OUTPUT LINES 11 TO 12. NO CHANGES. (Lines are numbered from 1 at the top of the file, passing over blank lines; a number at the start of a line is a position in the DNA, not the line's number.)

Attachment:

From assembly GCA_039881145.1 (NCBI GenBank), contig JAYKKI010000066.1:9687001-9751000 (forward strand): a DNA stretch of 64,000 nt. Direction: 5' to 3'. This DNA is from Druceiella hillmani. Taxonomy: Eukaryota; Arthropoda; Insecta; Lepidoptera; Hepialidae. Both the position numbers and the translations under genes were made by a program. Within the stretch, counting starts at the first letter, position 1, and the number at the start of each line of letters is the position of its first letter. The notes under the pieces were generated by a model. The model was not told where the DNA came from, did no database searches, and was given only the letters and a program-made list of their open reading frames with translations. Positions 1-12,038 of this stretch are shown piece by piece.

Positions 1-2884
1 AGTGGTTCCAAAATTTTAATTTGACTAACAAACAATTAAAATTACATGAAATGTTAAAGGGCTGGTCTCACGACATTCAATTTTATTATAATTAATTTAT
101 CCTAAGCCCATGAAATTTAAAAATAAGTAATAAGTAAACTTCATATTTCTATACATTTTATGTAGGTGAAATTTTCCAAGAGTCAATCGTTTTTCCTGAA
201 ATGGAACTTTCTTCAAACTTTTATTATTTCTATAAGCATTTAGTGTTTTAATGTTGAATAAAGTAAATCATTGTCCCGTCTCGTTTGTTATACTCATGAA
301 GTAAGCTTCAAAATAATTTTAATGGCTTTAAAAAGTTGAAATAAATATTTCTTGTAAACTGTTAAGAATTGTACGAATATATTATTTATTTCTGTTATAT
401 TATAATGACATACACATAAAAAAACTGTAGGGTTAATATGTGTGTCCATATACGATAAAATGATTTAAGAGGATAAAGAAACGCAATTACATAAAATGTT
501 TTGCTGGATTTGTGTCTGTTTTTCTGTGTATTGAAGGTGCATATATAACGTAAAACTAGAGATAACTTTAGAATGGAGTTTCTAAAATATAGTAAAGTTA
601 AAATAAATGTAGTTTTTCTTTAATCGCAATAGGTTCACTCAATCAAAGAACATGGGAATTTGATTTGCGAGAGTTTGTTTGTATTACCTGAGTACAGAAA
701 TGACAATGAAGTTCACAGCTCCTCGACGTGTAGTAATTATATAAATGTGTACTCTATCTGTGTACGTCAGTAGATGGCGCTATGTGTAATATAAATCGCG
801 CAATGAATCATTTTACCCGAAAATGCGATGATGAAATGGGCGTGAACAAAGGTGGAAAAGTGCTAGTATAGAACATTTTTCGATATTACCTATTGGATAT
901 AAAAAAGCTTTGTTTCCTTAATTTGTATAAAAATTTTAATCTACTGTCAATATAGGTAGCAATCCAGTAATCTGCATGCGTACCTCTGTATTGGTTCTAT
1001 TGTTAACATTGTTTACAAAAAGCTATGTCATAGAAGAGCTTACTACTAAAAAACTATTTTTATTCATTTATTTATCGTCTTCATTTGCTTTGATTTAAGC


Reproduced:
801 CAATGAATCATTTTACCCGAAAATGCGATGATGAAATGGGCGTGAACAAAGGTGGAAAAGTGCTAGTATAGAACATTTTTCGATATTACCTATTGGATAT
901 AAAAAAGCTTTGTTTCCTTAATTTGTATAAAAATTTTAATCTACTGTCAATATAGGTAGCAATCCAGTAATCTGCATGCGTACCTCTGTATTGGTTCTAT